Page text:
When you provision 50,000 servers per month, failures are inevitable. But we made it a goal: get to 100% provisions for one day. Here’s how we did it.
I have the privilege of managing a very talented team of engineers at Packet who have a big responsibility: create and maintain a platform that can provision thousands of servers, each with their own unique combination of facility, hardware manufacturer, server configuration, processor architecture, network configuration, operating system, user data, and more.
Every single one of these variables is a potential point of failure, sitting on top of the messy world of physical servers - in which drives die, firmware versions conflict, and technical gremlins thrive. Throw in global datacenters and distributed networks, and it’s a good thing that our passion is automating fundamental infrastructure.
Putting a Stake in the Ground
Since our founding about three years ago, the goal has always been that 100% of attempted provisions succeed. An API call starts the process, and somewhere between 5 to 10 minutes later, out pops however many instances that were requested, each with their various special snowflake elements.
For the last year, we hovered somewhere between a 93% - 97% success ratio. With expanded features, lots of new operating systems, an ARMv8 system, and more complex networking configurations, we got as low as 89%. Plus, certain very common setups (Ubuntu 16.04 on Type 0, for example) were skewing the data in our favor. For example, the reliability of installs for Windows 2012 R2 on Type 3s (which have NVMe drives and other variables) was nowhere near where we needed it to be.
Add to that the ever-growing bucket of important features and technical debt that needs to be addressed with the expectation that everything should “just work” all the time with no downtime - and we had our work cut out. We needed to ensure that failed provisions wouldn’t break our promise to customers.
So in January, we made it a goal: get to 100% provisions for one day. Here’s how we did it.
Adding Color to Failure
Provisioning tens of thousands of bare metal servers each month is a tricky task. Where we get into trouble is in dealing with things that are “nondeterministic”. For instance, you provision a machine and it starts going through the required boot-up processes: bringing up the NICs, bringing up the network, etc.
All of the sudden the RAM, which was working perfectly fine on the last install, is now not working. What gives? Something, of course, is wrong! But what the user sees is: failure.
The simple truth is that there are a wide variety of elements that are in flux: hardware goes bad, drives start to fail, RAM becomes “unfluid”, network switches go down, an ethernet cable wiggles out after a year in service, and ports go down.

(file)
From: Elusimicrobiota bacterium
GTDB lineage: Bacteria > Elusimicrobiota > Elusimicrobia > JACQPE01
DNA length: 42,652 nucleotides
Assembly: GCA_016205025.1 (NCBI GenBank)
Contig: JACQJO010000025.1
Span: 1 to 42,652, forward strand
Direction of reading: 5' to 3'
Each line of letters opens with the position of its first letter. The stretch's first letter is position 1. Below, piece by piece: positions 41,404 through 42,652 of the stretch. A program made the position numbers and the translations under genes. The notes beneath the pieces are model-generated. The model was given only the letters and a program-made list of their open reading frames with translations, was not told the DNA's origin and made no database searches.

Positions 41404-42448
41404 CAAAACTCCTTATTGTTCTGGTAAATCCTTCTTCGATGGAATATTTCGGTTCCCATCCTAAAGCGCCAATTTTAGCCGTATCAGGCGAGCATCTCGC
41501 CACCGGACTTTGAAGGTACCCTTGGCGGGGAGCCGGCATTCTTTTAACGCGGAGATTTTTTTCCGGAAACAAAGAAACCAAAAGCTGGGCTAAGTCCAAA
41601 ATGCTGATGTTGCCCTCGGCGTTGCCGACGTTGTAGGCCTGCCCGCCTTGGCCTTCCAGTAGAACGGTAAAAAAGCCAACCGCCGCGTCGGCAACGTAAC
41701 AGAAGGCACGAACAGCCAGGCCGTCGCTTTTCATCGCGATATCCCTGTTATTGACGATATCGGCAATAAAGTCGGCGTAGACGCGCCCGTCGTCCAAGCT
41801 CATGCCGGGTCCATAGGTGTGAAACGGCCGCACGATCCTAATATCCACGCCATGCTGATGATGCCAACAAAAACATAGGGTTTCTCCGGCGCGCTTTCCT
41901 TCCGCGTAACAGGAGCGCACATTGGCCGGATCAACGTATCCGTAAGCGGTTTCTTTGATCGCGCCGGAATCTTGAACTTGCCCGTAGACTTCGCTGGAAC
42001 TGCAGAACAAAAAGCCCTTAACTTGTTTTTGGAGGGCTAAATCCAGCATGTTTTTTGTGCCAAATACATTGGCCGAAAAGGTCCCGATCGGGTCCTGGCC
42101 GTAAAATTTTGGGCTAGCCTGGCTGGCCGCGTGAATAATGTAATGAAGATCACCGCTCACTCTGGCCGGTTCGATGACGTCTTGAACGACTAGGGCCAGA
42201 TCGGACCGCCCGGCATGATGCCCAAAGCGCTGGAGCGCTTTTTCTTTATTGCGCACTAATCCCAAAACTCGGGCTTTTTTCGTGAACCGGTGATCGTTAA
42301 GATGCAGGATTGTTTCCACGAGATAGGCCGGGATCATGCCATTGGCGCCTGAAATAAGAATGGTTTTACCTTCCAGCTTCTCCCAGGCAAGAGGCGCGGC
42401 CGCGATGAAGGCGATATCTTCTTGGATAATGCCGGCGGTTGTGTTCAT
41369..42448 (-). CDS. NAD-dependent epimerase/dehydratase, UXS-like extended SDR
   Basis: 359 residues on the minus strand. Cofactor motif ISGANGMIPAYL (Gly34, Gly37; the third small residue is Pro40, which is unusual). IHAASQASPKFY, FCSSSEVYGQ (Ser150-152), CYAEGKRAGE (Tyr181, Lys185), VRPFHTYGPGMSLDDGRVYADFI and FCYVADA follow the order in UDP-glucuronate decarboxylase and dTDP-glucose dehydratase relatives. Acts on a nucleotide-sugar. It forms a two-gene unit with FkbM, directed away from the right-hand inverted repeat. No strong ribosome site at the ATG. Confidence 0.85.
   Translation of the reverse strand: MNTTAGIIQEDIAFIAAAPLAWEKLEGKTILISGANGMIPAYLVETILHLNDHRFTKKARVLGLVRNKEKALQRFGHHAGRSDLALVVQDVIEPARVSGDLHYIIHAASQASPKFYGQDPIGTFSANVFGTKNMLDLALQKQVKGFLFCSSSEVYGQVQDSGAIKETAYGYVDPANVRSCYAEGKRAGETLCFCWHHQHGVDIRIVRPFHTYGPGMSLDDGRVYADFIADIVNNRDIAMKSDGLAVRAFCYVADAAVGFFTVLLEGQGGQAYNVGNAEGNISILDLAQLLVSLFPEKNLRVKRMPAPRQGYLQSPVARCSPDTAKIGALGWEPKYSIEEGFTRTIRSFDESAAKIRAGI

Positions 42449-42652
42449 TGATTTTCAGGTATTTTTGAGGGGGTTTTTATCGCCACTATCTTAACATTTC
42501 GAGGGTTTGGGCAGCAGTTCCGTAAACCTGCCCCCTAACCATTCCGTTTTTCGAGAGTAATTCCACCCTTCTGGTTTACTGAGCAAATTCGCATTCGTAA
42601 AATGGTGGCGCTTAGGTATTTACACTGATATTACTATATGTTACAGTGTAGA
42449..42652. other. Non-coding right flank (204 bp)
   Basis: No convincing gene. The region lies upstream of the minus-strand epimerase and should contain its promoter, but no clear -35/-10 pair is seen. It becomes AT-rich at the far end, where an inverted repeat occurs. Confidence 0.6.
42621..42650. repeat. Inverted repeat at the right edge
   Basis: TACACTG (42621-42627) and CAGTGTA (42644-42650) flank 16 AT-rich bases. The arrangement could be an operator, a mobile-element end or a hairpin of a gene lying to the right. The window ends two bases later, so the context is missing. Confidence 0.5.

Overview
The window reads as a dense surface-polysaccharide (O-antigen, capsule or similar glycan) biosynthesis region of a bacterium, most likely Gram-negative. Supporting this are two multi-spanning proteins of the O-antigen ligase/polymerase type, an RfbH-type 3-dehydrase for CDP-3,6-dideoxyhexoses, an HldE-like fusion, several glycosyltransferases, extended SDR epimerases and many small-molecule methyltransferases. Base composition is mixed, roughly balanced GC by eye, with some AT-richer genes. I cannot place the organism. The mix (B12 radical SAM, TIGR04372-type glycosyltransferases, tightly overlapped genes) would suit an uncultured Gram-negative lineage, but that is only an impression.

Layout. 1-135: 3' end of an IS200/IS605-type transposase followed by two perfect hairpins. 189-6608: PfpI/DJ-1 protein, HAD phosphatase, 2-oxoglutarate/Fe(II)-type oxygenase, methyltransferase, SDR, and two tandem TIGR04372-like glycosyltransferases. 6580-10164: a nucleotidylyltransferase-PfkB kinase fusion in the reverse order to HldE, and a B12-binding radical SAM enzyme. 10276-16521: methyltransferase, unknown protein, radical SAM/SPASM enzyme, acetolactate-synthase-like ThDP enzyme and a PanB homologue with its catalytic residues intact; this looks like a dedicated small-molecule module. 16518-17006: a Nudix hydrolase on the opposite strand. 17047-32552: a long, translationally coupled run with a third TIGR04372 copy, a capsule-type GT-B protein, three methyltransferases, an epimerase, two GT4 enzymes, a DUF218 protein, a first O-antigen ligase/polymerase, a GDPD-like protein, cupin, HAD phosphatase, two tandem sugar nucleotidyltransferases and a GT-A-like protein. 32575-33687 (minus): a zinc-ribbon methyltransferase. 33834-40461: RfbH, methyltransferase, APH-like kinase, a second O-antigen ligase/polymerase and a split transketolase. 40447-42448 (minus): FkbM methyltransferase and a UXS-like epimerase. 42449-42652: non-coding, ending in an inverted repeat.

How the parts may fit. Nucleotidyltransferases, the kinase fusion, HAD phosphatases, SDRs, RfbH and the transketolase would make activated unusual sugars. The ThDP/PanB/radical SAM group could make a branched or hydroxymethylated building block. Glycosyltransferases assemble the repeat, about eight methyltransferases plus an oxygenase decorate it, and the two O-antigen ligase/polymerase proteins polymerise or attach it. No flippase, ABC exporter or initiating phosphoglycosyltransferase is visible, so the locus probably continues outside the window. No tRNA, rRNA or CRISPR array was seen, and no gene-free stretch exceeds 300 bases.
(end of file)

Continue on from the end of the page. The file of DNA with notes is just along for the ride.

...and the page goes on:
Add in "userdata" - data that gets executed on first boot that sets up the system in the way the user wants it, and there's a hornet's nest of things that can go wrong, any of which can negatively impact a provision.
Peeking Under the Hood
Despite early flirtations with OpenStack as the basis of our provisioning system (read all about our failures here), we found that the only way to control our success and velocity was to isolate each step of the process in the famous "Linux mindset." So we designed and built a series of microservices (mainly in Go) that do one thing, and do that one thing well.
Here’s what we have today:
- PBNJ - Reboots machines, sets boot order, and performs BMC/BIOS related tasks.
- Tinkerbell - Handles DHCP requests, hands out IPs, serves up iPXE.
- OSIE - Installs all of our operating systems and handles deprovisioning.
- Narwhal - Configures all switches with proper ACLs, DHCP groups, BGP, Layer 2/3.
- Pensieve - Sets up reverse DNS for all instances.
- Soren - Bandwidth billing.
- Doorman - Provides VPN to customers.
- Kant - Our EC2-style metadata service.
- SOS - Provides out-of-band access to instances, if public connectivity is down.
- Magnum IP - Acts as our authoritative IPAM, hands out IP reservations and assignments.
- PacketBot - Our version of chaos monkey, which provisions all OSes, in all facilities, all day, every day.
This microservices-based approach allows our team to control each aspect of the provisioning service, which makes changes and updates faster and easier. The best aspect is that each service does only what it needs to do, follows its assigned role, and doesn’t introduce additional complications into the provisioning process.
And yet, even with this framework in place, we were struggling to reach our goal.
Architecting for 100%
Our customer success and engineering teams look at literally every failed install to determine the cause (it’s also a nice mind-numbing task in case you ever need one!). So we had plenty of clues about what was causing failures. We found that in most cases, one of these three major things was the culprit:
- User Data